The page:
Monthly Archives: March 2012

What Do We Mean By “Demand High” Teaching?

Contemporary teachers have become mainly classroom managers and operators of materials. This is perhaps a natural outcome of Communicative Approaches – and of much current training – but is it really what we want? We may desire more “learning-centred approaches” but in class much teaching has become ritualised, with organisational tools such as “group  discussion” seemingly expected to achieve learning goals without any teacher intervention.

When I observe lessons nowadays I often see a teacher who does little more than a series of announcements to start up and close down exercises and activities. There is typically a lack of “up-close”  teaching skills, no “hands-on” work with language and little or no engagement with the process or experience of learning.  Much of traditional “teaching” is devolved to the coursebook. And coursebooks are now so good that they can take that strain.

But what can the teacher do when they want to risk breaking free? The escape routes are no longer clear. Some teachers see Dogme and assume that that is the only other place to go – but it is a fairly drastic extreme to dump materials and syllabus and wander naked through the dogme forest. Are there other routes open? Ones that allow the teacher to start exploring what it means to be a “teacher” – even with a syllabus and a headteacher and parents and a coursebook and all the day-to-day problems?
This website is a chance to  discuss current ELT and to ask the question: Is this where we want to be? And where else can we be?


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The issues

1    Good-Enough Teaching: Much contemporary teaching is “good-enough” – but not better.

2    Communicative Dead-End The Communicative Approach has settled down into a safe, peaceful, dead-end.

3    Low Demand We demand far less from our students than they are capable of. Much contemporary teaching is unchallenging and has low expectations.

4    Excuses We use our students as our excuse: “I don’t think it’s fair to put them in the spotlight”. We have misintepreted “humanistic” and “facilitation” as a bland “being nice to students”.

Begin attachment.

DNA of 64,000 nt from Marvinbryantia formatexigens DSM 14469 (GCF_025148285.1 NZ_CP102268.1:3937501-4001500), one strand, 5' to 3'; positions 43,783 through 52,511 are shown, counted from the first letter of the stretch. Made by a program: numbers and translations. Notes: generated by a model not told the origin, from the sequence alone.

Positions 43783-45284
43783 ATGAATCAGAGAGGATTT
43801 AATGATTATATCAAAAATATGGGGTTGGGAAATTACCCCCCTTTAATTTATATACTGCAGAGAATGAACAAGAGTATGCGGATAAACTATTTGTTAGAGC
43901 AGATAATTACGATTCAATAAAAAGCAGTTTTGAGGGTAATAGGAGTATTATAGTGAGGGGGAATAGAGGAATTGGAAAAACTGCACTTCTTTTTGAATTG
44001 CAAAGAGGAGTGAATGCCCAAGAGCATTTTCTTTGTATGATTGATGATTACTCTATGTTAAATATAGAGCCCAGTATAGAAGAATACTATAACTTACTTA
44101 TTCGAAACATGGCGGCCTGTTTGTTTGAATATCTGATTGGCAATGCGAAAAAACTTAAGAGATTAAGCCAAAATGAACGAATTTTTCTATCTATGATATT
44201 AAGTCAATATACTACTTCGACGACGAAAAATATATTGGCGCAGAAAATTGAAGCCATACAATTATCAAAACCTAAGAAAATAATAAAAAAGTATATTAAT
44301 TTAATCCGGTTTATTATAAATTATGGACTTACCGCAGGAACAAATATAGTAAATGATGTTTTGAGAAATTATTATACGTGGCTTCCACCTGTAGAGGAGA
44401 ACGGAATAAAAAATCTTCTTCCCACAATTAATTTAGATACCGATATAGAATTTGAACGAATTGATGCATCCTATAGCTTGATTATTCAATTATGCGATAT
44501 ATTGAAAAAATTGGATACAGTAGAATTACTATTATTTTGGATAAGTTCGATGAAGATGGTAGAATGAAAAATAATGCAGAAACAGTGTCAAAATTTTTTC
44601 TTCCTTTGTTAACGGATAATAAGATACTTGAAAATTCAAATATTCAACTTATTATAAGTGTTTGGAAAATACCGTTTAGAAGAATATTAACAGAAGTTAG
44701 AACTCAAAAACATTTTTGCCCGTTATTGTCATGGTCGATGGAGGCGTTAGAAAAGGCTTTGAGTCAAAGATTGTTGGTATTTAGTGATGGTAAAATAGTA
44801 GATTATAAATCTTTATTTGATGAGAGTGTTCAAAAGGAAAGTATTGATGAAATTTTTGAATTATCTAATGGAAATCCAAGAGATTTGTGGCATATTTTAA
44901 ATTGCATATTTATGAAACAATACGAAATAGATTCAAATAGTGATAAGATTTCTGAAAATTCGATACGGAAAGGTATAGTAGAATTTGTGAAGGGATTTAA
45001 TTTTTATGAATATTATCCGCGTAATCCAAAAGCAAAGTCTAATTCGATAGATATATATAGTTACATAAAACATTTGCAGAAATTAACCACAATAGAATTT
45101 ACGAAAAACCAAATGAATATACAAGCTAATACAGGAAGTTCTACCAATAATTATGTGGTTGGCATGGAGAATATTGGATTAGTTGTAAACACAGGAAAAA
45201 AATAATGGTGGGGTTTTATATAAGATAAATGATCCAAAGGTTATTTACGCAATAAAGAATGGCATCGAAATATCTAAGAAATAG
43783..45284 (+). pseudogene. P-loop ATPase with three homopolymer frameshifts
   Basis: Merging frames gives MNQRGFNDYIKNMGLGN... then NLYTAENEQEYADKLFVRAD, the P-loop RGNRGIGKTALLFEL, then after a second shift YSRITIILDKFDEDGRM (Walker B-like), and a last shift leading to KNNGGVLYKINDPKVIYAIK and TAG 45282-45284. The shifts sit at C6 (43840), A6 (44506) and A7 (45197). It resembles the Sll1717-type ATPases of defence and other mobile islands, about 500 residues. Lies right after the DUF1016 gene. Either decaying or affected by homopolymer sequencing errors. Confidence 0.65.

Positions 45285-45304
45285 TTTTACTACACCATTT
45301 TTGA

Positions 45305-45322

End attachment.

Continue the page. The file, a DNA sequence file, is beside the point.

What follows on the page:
5    Unassertive Classroom Management While teachers have become good at basics (instructions, group making etc) they are weak at more challenging classroom management (getting engagement from all learners, not letting the strong students dominate etc). There is a general fear of – and avoidance of – assertive, supportive intervention.

6    Hands-On Language Work We do not work hands-on, in-the-moment, with language. There is a taint of guilt to doing demanding focussed language work.

7    The Moves of Learning We have not studied the moves of learning. We teach at a distance from learning, rather than getting up-close to observe it happening and to influence and affect  it.

8    Unambitious Systems We have created systems (in schools, ministries, international bodies etc) that encourage, validate, reward and maintain unadventurous,  low-awareness teaching and learning.

9    Experience We have not defined well what we might expect of a genuinely experienced teacher. Training and inspections do not often take account of the  higher skillset of teaching.

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Discussion: Contemporary teaching tends to be “low demand” (and this is a problem)!

Students are regularly asked to do and achieve far less than they are capable of. We have trained teachers to respond over-positively to “good enough”. They lack the skills to take students from there to genuinely good.  A student mumbles a quarter-good sentence that no-one else in class can hear – to which the response is “Excellent” or “Fantastic”.

Many teachers do not seem to realise that a student can move in the space of one lesson from pretty poor at a piece of language to near-native speaker level  – admittedly on a single item – but over time such upgrading has a huge impact.

At some point, we forgot how to be demanding. This is not laziness, simply that teachers do not know how to take learners there. In class correctness has come to mean little more than “the right words in the right order…” But students can hear it is substandard. They know.

Comments for this discussion are open.

Do you agree with the supposition or not? Is it an important issue? What experiences as teacher or trainer have you had that you are reminded of? If it is a problem … what needs to be done?


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